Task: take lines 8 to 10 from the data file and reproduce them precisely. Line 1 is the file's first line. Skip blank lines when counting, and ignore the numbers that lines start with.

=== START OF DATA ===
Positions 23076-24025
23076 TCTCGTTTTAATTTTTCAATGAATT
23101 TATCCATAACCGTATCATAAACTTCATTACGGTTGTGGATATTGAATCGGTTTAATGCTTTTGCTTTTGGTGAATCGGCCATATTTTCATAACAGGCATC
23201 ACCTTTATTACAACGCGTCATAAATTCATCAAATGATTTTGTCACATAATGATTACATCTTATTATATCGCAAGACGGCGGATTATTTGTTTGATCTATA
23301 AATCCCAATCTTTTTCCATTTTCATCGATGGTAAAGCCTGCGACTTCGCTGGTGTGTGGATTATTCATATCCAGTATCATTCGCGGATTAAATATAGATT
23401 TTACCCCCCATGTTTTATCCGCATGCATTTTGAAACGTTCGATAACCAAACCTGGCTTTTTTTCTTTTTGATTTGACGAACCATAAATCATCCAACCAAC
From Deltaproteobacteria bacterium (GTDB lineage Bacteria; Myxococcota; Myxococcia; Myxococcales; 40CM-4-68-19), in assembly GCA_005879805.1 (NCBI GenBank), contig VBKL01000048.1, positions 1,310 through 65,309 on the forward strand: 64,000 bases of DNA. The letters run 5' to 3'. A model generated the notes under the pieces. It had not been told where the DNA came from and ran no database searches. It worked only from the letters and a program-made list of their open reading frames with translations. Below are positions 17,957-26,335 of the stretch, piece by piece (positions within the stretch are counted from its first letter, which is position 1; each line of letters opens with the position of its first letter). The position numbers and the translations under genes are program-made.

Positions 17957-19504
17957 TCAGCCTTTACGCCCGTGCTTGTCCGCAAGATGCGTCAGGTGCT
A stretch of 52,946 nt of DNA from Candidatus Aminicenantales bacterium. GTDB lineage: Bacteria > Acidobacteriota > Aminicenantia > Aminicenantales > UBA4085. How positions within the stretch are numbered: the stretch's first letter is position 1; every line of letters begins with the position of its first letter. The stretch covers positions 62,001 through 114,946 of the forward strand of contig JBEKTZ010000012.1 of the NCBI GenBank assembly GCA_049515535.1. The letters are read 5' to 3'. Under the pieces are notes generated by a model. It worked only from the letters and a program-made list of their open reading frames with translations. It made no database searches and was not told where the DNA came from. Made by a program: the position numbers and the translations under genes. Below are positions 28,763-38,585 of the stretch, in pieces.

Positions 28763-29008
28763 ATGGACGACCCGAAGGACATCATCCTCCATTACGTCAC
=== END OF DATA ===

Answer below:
Positions 17957-19504
17957 TCAGCCTTTACGCCCGTGCTTGTCCGCAAGATGCGTCAGGTGCT
A stretch of 52,946 nt of DNA from Candidatus Aminicenantales bacterium. GTDB lineage: Bacteria > Acidobacteriota > Aminicenantia > Aminicenantales > UBA4085. How positions within the stretch are numbered: the stretch's first letter is position 1; every line of letters begins with the position of its first letter. The stretch covers positions 62,001 through 114,946 of the forward strand of contig JBEKTZ010000012.1 of the NCBI GenBank assembly GCA_049515535.1. The letters are read 5' to 3'. Under the pieces are notes generated by a model. It worked only from the letters and a program-made list of their open reading frames with translations. It made no database searches and was not told where the DNA came from. Made by a program: the position numbers and the translations under genes. Below are positions 28,763-38,585 of the stretch, in pieces.